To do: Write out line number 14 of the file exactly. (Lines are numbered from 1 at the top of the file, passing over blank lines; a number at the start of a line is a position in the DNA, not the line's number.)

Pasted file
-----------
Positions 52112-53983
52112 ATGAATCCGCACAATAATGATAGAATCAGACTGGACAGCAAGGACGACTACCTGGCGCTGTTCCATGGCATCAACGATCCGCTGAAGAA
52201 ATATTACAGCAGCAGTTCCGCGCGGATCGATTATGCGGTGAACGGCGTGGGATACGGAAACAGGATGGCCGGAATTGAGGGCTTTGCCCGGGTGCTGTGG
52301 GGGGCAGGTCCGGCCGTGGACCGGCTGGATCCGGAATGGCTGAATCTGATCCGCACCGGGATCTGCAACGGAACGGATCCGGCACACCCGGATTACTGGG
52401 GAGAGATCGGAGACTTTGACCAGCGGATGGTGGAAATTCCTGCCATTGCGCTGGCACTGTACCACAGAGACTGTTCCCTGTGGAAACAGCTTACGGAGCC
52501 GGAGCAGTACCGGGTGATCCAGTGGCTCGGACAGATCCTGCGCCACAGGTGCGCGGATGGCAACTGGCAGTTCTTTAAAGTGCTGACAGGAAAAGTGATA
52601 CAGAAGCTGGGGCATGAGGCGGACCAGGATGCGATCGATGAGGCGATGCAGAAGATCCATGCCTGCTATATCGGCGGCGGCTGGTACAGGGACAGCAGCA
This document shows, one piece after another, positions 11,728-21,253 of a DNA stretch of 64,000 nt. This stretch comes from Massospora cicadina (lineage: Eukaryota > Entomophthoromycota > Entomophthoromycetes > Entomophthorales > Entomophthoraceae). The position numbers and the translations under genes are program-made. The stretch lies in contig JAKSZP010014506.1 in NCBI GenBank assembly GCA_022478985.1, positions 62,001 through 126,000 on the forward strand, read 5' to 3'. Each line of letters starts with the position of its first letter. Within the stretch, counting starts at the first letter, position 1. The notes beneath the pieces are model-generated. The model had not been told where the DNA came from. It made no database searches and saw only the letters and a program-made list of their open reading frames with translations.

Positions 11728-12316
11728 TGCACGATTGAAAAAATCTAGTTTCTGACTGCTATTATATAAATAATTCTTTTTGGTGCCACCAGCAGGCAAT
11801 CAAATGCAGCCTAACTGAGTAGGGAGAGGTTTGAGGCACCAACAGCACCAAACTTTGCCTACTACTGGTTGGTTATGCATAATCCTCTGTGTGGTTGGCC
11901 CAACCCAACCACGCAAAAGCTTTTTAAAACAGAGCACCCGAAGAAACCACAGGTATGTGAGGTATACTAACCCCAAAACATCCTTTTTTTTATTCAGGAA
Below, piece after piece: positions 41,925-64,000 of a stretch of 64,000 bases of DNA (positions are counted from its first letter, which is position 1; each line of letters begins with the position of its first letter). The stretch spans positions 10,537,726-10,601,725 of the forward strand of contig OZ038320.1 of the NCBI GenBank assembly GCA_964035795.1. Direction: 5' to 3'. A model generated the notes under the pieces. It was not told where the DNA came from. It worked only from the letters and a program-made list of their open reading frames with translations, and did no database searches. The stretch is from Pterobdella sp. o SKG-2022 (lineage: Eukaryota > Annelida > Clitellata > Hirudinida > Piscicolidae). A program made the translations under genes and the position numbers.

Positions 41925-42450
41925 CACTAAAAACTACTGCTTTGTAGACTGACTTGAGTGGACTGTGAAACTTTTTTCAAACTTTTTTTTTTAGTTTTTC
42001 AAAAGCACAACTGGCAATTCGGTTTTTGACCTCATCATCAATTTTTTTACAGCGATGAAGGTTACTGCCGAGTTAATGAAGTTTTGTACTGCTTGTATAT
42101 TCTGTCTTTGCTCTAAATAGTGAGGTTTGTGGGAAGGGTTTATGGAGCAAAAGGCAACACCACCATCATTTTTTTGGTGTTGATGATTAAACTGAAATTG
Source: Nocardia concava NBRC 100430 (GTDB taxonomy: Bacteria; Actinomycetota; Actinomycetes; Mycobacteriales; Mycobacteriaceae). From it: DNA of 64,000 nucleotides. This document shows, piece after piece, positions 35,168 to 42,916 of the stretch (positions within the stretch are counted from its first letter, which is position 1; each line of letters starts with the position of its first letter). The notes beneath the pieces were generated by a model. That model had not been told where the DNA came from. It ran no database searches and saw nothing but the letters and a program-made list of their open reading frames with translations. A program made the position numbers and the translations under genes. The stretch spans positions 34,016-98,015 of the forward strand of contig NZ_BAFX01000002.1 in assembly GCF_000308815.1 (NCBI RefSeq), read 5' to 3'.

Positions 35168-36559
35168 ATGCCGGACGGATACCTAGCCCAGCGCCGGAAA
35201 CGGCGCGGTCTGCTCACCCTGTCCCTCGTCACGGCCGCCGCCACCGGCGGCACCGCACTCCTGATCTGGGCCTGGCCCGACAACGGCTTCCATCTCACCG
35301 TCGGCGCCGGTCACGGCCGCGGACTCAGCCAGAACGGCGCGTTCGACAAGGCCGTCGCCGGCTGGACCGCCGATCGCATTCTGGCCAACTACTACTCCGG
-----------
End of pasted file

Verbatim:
Positions 41925-42450